| ||AN ONGOING NEWSLETTER||January 2007|
EM4 sells a cool police bike. I decided to meke equally cool-looking riders.
I ordered a pair of them, along with some of the other available bikes to see if I could use the riders for parts. The other bikes & riders were also very nice and all the riders are interchangable between the bikes.
Wanting something different I chose instead to convert eM-4 plastic troopers into police riders.. If you want a more military look to your bikers you're probably better off ordering the trail bike (a slick terrain bike) and rider instead and converting from there.
To make two bike rider models I used the two different plastic torsos with one bent leg. The idea was to swap one of the legs around, to give one set of bent legs, and one set of straight legs (which could then be bent).
You could also use the torso with straight standing legs and work from there, but there's only one of those per sprue, while there's two of each of the others (so theoretically you could make four bikers from one troopers sprue rather than just one).
I cut away the upper torso including the little pack on the back (keep this intact, it will nicely mask the join later on), cut away the tab from the feet, and cut the hips down the middle.
Now swap around the legs and you'll have two sets: a "bent leg" set and a "straight leg" set (roughly). The only difference in modelling is that the straight legs require an extra step in the modelling process: bending.
File away the back of the knee, and bend the leg, this will most likely cause the leg to crack/break above or below the kneepad:You'll fill this gap later.
Glue the leg in bent position (use superglue, this plastic cannot be glued with polystyrene cement).
Feet may be twisted in an odd way, so cut these loose and glue them in a better position (the left straight leg has a really twisted foot, I replaced this with the left foot from the straight standing torso, and gave that one a new foot from putty).
Now it's time to join the legs together. To allow the model to sit on the bike the legs need to be farther apart than they are on standing models.
The easiest way to get the right width is just to glue a long pin in one leg and drill a hole in the other, and glue them together as you fit the legs over the bike. (not yet gluing them TO the bike)
Don't worry about a perfect fit: The next step is to file the inside of the legs a bit more open so they will fit the bike more snugly.
In hindsight it may have been better to keep the legs in the pairs they came with, and bend one of each, but this worked as well, so it's not a big problem.
Now it's time to work on the upper body: Take a front body, cut off the head, and attach the chest to the back you still have lying around.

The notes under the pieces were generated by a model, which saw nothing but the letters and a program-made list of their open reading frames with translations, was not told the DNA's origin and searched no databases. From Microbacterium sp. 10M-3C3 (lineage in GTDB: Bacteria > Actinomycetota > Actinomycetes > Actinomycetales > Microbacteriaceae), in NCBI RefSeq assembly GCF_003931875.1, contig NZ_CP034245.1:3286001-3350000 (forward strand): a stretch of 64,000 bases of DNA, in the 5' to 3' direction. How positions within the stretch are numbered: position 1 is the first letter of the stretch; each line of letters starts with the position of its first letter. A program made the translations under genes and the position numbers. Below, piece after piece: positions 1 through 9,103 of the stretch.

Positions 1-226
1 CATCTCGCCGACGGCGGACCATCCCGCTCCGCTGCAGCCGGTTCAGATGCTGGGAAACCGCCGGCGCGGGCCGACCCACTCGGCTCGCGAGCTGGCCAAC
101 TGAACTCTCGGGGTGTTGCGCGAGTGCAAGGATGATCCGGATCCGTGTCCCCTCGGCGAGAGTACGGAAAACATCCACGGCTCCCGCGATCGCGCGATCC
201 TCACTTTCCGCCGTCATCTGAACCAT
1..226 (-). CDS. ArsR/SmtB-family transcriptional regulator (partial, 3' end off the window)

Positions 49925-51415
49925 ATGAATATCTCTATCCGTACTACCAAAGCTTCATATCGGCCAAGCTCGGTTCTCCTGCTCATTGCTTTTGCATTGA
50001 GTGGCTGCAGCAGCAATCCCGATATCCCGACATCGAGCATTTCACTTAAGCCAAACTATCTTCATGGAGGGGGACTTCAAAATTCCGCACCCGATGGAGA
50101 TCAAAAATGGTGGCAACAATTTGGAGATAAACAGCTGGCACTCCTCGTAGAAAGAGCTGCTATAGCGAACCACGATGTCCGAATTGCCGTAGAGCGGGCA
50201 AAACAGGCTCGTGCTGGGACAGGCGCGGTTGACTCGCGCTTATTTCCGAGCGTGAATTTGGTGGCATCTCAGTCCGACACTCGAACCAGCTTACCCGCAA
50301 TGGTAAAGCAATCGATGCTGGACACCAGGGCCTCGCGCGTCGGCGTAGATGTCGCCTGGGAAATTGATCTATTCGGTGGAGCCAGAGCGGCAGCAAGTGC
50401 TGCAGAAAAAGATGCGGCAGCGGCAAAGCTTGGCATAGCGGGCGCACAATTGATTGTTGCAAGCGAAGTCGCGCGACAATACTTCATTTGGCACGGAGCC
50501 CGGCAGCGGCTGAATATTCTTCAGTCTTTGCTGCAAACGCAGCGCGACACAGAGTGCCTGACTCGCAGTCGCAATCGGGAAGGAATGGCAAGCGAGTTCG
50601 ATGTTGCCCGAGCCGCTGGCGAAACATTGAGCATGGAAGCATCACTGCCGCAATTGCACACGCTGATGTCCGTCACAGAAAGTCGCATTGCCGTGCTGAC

To ride a bike the model needs at least one arm on the handle-bar. I used the left arm from the plastic pistol arm, and the (also left) grenade arm from the troopers command set (you could also use the left plastic assault rifle arm but I used these for my riot squad).
For the plastic arm cut the pistol down the middle and cut away all bits of pistol. File the hand on the inside to make it thinner (a round needle file works best for this). Then cut the arm at the elbow and reattach it so that the flat of the hand is turned 90 degrees (i.e., so it can 'grab' the handle).
For the metal arm file away the grenade (again, a round needle file works well), and cut and turn the arm at the elbow. Trim the shoulder so it fits properly.
Now attach the upper body to the legs so the arms reach the handles, and attach the handles as well. Give the model a right arm of your choice (I went for the metal SMG arms from the command set), and glue in place. Also, attach the head as you like (leaving it on will have the model looking down too much, which is why you had to cut it off). The last step to be done is filling all the gaps (and there's quite a few) with putty,
Leave to dry and your trooper has become a motorcyclist ready for painting!
Though the bike comes with an integral base I glued it to a 25x50mm base, smoothing the transition with putty I also removed the protrusion from the front (which I assume to be a gun barrel), and filled the gap with putty.
I painted the bike and the rider seperately so I could access all the details. Both were undercoated black.
Using a lot of reference pictures, the bike was painted white with orange/blue stripes. Black parts were black with a dark grey drybrush. Metal parts were painted metal, some with a silver highlight.
The rider received a different uniform than hisfoot colleaguest. He was given a complete drybrush with a dark brownish grey (this makes the black look a bit more natural than a blueish grey). I added reflective stripes (metal mixed with white paint) to his arms and legs.
His body armour and helmet were painted white, with an orange strip across his back. Because the model had much more black elements than my foot models, I drybrushed the gun with metal to add more distinction, and the gun strap dark grey.
I glued the riders to the bikes and gave them a coat of matte varnish. I picked out the windshield, visor, all metal parts, all lights and sights, the belt and the gun in gloss varnish, and they were ready to roll!